Establishing new rules for prosecuting individuals or entities for publishing information related to government malfeasance may have a dampening effect on organizations historically charged with that very task, such as the print media, investigative reporters, and any other form of legitimate news (one could even possibly include bloggers). The Washington Post's reporting of the Watergate burglary and subsequent cover up could be considered to be against the national interest, and Bob Woodward and Carl Bernstein, and senior Post management held accountable and possibly prosecuted.
That would be a slippery and dangerous precedent indeed.
Leaking of a cable, let's say, describing efforts of the Obama administration and senior Republican leadership to stop the prosecution of former Attorney General Alberto Gonzales; David Addington, former chief of staff and legal adviser to Vice President Dick Cheney; William Haynes, the Pentagon's former general counsel; Douglas Feith, former undersecretary of defense for policy; Jay Bybee, former head of the Justice Department's Office of Legal Counsel; and John Yoo, a former official in the Office of Legal Counsel, for "creating a legal framework that allegedly permitted torture." by Spain's National Court, could be prosecutable if current laws are tampered with, or changed in favor of maintaining government secrecy in the so called interests of national security.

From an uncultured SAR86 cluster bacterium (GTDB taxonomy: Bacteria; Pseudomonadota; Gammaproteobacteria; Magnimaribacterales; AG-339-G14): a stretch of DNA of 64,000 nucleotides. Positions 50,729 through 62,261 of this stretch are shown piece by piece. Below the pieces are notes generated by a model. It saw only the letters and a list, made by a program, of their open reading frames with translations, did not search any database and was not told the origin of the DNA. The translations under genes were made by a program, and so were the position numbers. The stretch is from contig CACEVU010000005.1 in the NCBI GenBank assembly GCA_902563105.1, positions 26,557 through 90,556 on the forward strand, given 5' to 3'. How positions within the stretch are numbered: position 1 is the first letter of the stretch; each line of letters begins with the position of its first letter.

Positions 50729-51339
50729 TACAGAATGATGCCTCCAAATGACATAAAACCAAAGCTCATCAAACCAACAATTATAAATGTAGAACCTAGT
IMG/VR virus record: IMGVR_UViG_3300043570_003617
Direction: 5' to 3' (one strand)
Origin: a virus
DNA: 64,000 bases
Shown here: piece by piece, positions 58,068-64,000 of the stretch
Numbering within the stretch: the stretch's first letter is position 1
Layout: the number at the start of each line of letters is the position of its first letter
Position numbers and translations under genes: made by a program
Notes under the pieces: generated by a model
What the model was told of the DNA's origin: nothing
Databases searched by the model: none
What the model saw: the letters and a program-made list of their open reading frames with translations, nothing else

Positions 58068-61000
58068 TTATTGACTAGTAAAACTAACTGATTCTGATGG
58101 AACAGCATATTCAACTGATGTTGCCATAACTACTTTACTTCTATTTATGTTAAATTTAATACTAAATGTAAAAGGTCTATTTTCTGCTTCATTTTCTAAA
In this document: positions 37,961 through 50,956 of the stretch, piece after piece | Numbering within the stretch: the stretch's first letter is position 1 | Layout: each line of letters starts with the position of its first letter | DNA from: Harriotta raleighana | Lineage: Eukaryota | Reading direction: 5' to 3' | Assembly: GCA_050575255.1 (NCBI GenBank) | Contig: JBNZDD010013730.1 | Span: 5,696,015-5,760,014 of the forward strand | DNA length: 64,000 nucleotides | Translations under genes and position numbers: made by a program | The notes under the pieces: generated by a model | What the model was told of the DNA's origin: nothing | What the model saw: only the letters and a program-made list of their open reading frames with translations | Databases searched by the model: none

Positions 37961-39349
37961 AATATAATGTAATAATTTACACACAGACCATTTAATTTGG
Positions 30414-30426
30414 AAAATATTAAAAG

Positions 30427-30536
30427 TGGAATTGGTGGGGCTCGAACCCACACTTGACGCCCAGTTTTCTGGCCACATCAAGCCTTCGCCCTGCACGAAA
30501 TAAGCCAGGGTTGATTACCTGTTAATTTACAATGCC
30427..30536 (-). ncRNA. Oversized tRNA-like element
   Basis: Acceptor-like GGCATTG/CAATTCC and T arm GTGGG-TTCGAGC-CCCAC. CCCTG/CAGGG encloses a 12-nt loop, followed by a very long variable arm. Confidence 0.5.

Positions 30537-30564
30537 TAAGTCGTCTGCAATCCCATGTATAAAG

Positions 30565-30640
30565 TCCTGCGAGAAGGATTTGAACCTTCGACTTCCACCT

And we may never have found out about this as it happened in the first months of the new Obama presidency as detailed in a cable leaked by Wikileaks. Obama had campaigned that no one was above the law. No one. And if it came to light that the former president and his staff had indeed broken the law then he would support their prosecution.
However after he was elected he distanced himself from that position on a continuous basis, turning these matters over to Eric Holder and the Justice Department, stating that it was a time to "look forward," rather than dwell on the mistakes of the past. A laughable argument anyone fresh out of law school could counter, as any crime that has ever been prosecuted has by necessity taken place in the past.
But this cable demonstrates Obama's unwillingness from the very beginning of his presidency to investigate and prosecute the obvious war crimes of President Bush and his senior staff. In this he outright lied to the American people, and in doing so, in failing to fulfill his duty he may in fact be breaking the law himself, and that is why I say President Obama should be a one term president, despite the good that his election has done for the country, despite the lame duck successes of last week.